Brachial plexus neuropathy syndrome, also termed as brachial plexopathy, is a nerve disorder in the brachial plexus, a bundle of nerves from the spinal cord that separates in to individual shoulder and arm nerves. Since the brachial plexus nerves generally originate from the spine region, the syndrome is quite often misdiagnosed as a slipped/compressed disc or cervical spine disorder. Also being a rare nerve disorder, it is easily confused with other neck and upper extremity abnormalities. However, the condition is mainly characterized by acute onset of severe pain in the shoulder or arm, followed by regional muscle weakness. It is commonly seen in people of young age groups, affecting males and females evenly and often characterized by repeated, bilateral attacks.
Causes of brachial plexus neuropathy syndrome
Though the actual causes are unknown, there are a few probable factors that may contribute to its occurrence, which are given below.
- Trauma to the area
- Stretching injuries
- Parasitic infestation
- Congenital abnormalities
- Excessive exposure to toxins and radiations
- Viral infection, especially of the upper respiratory tract
- Bacterial infection like pneumonia, diphtheria, typhoid, etc.
- Certain vaccinations, including influenza, tetanus, diphtheria, tetanus toxoids, pertussis DPT, smallpox, etc.
- Systemic illness such as polyarteritis nodosa, lymphoma, systemic lupus erythematosus, temporal arteritis, Ehlers-Danlos syndrome, etc.
The intensity of shoulder or arm pain experienced by the patient may vary, and is initially mistaken for a strain or injury until the patient starts suffering from muscle weakness. However, besides nerve pain, there are many other symptoms, which are as follows:
Diagnosis of brachial plexus neuropathy syndrome
Since brachial plexus neuropathy is usually mistaken for some other nerve abnormalities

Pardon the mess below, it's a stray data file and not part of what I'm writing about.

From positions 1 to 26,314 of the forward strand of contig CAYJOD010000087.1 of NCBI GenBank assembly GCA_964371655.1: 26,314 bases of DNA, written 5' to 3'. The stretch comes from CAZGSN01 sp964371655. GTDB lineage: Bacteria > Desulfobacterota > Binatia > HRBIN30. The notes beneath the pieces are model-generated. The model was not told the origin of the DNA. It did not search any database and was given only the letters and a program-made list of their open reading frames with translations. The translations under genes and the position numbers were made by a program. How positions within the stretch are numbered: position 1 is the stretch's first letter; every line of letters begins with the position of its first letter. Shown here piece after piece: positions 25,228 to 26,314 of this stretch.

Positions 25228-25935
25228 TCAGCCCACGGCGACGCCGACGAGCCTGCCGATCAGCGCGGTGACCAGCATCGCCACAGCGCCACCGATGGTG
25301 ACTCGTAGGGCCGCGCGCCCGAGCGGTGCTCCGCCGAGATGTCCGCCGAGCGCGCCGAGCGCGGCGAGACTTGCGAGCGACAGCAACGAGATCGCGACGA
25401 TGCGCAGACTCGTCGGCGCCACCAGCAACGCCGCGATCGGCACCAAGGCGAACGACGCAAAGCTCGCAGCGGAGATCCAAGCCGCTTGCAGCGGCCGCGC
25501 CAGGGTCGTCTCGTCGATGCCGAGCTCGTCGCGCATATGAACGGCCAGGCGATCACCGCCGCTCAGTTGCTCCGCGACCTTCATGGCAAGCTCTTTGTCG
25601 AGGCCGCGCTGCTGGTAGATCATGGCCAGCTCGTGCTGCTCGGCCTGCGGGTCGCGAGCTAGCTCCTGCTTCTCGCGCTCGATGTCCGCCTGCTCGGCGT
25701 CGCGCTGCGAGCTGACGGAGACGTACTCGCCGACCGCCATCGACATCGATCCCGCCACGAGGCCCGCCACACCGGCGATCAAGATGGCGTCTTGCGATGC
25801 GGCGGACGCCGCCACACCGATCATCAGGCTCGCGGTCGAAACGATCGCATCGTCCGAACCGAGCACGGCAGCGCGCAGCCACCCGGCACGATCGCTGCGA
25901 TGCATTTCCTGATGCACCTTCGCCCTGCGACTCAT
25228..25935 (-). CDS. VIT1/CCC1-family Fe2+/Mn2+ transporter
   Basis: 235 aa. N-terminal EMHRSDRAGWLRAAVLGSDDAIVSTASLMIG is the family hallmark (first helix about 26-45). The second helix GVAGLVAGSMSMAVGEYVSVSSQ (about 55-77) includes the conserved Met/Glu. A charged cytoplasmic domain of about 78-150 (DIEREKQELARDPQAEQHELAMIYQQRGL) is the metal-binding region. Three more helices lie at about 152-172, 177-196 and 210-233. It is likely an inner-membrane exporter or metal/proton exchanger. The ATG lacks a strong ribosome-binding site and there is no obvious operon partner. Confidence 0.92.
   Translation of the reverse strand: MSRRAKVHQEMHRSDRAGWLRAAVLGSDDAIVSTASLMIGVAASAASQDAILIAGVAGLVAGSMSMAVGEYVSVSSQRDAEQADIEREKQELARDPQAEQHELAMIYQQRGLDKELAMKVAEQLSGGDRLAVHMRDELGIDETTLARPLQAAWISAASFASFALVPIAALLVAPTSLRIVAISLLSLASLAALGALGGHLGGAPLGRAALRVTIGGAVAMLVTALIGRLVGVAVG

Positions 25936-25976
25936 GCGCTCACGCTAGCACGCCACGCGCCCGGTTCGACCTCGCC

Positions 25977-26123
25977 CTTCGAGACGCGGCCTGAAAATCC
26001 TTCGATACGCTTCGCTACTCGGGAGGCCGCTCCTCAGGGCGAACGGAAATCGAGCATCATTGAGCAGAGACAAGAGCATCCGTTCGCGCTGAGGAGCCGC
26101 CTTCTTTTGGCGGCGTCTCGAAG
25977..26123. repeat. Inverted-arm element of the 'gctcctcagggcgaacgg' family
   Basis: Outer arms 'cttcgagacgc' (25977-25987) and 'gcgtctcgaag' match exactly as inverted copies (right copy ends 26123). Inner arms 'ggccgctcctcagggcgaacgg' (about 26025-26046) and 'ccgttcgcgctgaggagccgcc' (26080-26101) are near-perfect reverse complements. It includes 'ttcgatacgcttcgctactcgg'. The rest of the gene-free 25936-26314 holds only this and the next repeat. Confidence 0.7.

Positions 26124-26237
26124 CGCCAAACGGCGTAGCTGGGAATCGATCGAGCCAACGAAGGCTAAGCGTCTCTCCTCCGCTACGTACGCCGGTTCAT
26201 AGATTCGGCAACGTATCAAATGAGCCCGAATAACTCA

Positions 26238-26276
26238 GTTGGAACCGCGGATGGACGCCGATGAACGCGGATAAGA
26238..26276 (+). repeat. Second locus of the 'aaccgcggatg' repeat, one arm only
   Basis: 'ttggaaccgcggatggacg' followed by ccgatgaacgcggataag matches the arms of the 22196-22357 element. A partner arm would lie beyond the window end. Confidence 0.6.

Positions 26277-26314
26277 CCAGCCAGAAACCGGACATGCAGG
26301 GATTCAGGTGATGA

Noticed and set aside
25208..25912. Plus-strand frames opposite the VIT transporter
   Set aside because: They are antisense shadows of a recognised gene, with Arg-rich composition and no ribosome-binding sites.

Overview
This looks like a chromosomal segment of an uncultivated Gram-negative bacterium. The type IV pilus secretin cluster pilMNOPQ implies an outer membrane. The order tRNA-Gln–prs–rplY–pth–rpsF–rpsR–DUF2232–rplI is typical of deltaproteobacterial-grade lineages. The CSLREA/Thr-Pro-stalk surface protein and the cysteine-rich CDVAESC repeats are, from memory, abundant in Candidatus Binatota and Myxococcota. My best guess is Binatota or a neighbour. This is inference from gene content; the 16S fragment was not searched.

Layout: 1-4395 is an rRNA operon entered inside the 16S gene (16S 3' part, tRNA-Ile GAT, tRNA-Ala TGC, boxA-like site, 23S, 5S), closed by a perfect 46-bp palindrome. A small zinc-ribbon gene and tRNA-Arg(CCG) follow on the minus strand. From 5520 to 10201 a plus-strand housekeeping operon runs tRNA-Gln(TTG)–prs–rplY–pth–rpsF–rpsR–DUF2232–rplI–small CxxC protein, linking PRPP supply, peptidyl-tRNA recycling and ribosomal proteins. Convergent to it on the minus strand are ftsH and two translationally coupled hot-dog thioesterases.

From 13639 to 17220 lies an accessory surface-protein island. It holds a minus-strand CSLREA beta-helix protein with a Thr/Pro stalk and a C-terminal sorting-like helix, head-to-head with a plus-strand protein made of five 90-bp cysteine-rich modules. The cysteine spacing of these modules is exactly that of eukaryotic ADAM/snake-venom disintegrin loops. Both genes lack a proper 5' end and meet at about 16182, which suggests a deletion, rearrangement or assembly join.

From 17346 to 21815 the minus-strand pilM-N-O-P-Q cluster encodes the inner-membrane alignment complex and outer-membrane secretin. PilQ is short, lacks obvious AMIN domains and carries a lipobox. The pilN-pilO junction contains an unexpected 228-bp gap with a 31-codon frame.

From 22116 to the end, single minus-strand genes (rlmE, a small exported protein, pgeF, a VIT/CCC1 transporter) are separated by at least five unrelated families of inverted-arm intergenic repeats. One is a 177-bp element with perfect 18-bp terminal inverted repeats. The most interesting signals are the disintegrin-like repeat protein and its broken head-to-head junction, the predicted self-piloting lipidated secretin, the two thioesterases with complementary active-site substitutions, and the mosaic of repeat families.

, several diagnostic tests
may have to be conducted to identify the condition. The doctor will conduct a neurological exam
of the patient in order to diagnose the complex or intricate nerve fibres in the affected area. Further, he may perform an MRI of the area to reveal physical changes in the nerves, and a nerve conduction test to determine the nerves that are not conducting signals properly and where exactly the breakdown in communication is occurring. Nerve biopsies can also be conducted to look out for any structural damage to the nerve.
The treatment mainly depends upon its underlying cause. If an injury is not the cause of the pain, medication, braces or splints, and physical therapy are the most recommended treatment options. For mild nerve pain, painkillers like acetaminophen, aspirin, and ibuprofen can be used. However, to reduce stabbing and intense pain, medications like phenytoin, carbamazepine, and gabapentin can be given to the patient. Tricyclic antidepressants, such as amitriptyline, are also effective in providing pain relief. Physical therapy, comprising simple arm and shoulder exercises, can also help in relieving the nerve pain. In severe cases, wherein the syndrome is long-lasting and symptoms get worse, a surgery may be performed to treat the condition.
Though brachial plexus neuropathy is not a life-threatening disorder, if left untreated, it can develop into long term weakness or paralysis along with contractures in the shoulder and arm. Hence, regular neurological exams are strongly recommended to keep track of the changes in the condition. In case the aforementioned treatment options do not prove to be helpful and with time the condition worsens, consult a neurologist to elucidate the case.